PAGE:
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St David's Day - March 1st

St David's Day - March 1st

Monday 1st March 2021
Iain Tweedale

David was born around 520 and died on 1st March 589. He established his monastery on the banks of the River Alun and must have been pretty tough as he was known for standing chest deep in the river and reciting the psalms, which earned him the nickname of the Waterman. He travelled to Jerusalem where he was given the title of bishop and on his return he founded monasteries all over Wales and the south west of England, including Glastonbury.

The town that took his name grew up at the site of the monastery and had already become a major pilgrimage destination by the time the Normans built their huge cathedral on the site to house his relics in the eleventh century. Because the Crusades made it unsafe to go on pilgrimage to Jerusalem, in 1123 Pope Calixtus II issued a decree to suggest that pilgrims should go to St Davids or Santiago de Compostela instead, with three trips to St Davids being considered the same as one to Jerusalem. After this, St Davids' place on the European pilgrimage map was assured.

The Reformation in the sixteenth century led to the suppression of pilgrimage in Britain. David's relics were temporarily lost, his shrine was destroyed and St Davids was no longer such an important destination. In recent years though pilgrimage has seen a resurgence and in 2012 the shrine was restored with the relics to the Patron Saint of Wales being rededicated. 300,000 people visit the cathedral every year, many as pilgrims entering the city on foot along the beautiful Pembrokeshire National Park Coastal Path, that Lonely Planet describes as the finest in the world. Every Friday pilgrim prayers are said in the cathedral once again.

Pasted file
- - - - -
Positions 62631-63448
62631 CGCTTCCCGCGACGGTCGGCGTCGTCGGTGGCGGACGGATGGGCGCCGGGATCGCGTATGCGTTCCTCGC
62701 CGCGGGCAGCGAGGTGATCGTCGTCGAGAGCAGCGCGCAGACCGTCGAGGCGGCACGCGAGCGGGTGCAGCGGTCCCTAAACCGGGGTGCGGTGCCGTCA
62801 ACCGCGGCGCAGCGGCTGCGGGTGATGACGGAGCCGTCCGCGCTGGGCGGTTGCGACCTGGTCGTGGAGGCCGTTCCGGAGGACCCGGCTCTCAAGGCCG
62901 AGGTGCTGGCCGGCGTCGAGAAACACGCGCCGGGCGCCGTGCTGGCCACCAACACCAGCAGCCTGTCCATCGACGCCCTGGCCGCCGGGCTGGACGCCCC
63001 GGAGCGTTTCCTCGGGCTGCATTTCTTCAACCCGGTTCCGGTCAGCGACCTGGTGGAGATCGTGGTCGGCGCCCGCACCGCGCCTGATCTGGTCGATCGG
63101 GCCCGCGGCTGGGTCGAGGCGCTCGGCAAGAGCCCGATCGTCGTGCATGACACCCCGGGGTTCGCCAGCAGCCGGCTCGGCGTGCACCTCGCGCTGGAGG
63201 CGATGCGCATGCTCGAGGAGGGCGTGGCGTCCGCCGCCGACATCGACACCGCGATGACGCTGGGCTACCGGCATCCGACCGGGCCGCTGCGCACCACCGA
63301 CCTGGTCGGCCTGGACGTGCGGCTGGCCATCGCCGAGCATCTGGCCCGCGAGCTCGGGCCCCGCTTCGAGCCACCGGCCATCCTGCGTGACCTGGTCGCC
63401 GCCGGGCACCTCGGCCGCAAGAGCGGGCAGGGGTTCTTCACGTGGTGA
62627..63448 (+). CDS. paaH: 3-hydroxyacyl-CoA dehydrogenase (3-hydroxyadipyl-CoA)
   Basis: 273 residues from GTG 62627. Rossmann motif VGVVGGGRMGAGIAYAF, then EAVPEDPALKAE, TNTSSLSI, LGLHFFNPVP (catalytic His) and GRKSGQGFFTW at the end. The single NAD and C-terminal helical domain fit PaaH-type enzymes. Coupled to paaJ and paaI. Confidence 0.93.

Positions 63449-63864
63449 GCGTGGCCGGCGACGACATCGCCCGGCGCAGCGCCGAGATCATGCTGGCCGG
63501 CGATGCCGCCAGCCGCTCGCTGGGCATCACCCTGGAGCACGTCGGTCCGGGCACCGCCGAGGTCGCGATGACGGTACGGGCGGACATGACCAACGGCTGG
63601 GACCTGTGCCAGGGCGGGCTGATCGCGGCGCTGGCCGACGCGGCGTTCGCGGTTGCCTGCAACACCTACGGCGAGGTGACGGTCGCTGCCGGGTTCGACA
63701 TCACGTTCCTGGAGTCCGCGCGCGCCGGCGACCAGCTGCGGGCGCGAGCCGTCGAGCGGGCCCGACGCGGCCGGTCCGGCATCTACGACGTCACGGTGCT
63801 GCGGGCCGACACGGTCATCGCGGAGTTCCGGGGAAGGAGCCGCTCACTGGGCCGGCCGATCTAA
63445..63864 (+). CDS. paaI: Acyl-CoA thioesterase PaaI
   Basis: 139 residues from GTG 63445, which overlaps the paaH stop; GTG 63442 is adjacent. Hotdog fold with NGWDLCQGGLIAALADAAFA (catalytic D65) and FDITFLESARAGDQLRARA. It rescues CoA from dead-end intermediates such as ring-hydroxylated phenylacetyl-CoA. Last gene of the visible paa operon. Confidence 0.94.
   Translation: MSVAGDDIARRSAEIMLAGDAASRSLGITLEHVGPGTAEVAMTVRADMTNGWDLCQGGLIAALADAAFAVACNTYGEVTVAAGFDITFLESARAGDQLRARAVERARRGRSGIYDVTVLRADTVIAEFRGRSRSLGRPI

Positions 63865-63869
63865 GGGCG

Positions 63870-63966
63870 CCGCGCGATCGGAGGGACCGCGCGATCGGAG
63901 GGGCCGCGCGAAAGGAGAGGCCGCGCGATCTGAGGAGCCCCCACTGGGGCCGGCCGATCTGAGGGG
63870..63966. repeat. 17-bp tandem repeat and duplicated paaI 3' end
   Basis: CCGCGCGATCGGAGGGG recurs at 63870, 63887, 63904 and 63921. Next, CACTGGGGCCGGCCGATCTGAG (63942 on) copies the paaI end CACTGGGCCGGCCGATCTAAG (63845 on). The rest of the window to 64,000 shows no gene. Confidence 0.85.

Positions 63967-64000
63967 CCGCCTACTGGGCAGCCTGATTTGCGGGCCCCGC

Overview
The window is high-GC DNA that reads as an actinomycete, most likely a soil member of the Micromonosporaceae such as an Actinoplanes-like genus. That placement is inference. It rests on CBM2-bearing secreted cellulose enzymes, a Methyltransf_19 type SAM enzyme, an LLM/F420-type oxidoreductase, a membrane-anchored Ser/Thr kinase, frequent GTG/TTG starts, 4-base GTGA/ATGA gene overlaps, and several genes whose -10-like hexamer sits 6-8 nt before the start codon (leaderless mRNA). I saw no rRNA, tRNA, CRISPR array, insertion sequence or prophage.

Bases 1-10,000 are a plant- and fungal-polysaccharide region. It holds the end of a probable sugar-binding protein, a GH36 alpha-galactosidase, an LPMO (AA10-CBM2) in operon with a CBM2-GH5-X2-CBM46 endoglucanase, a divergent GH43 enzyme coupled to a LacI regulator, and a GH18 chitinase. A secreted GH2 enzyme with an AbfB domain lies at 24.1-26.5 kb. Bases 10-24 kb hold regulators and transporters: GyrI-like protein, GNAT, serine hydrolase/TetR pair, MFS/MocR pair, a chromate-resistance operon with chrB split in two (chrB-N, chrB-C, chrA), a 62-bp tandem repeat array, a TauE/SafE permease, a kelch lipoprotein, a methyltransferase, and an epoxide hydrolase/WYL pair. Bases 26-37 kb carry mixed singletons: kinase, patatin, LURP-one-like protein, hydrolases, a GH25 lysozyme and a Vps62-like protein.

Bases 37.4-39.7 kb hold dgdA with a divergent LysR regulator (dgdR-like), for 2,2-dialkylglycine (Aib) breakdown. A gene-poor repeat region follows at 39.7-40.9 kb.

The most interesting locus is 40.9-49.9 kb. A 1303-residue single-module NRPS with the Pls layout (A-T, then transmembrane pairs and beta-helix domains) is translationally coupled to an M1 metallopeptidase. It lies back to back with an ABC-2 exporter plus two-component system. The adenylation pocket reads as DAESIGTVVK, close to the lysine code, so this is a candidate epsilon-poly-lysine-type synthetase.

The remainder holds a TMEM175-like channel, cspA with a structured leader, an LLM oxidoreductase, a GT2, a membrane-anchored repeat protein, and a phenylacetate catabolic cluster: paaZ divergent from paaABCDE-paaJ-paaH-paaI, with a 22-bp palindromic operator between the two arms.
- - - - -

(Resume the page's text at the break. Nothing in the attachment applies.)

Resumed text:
David is perhaps best know for the saying he made just before he died on March 1st 589:
"Be Joyful. Keep the Faith. Do the little things that you have heard and seen me do."

And you can join on us on pilgrimage to St Davids this June and July too.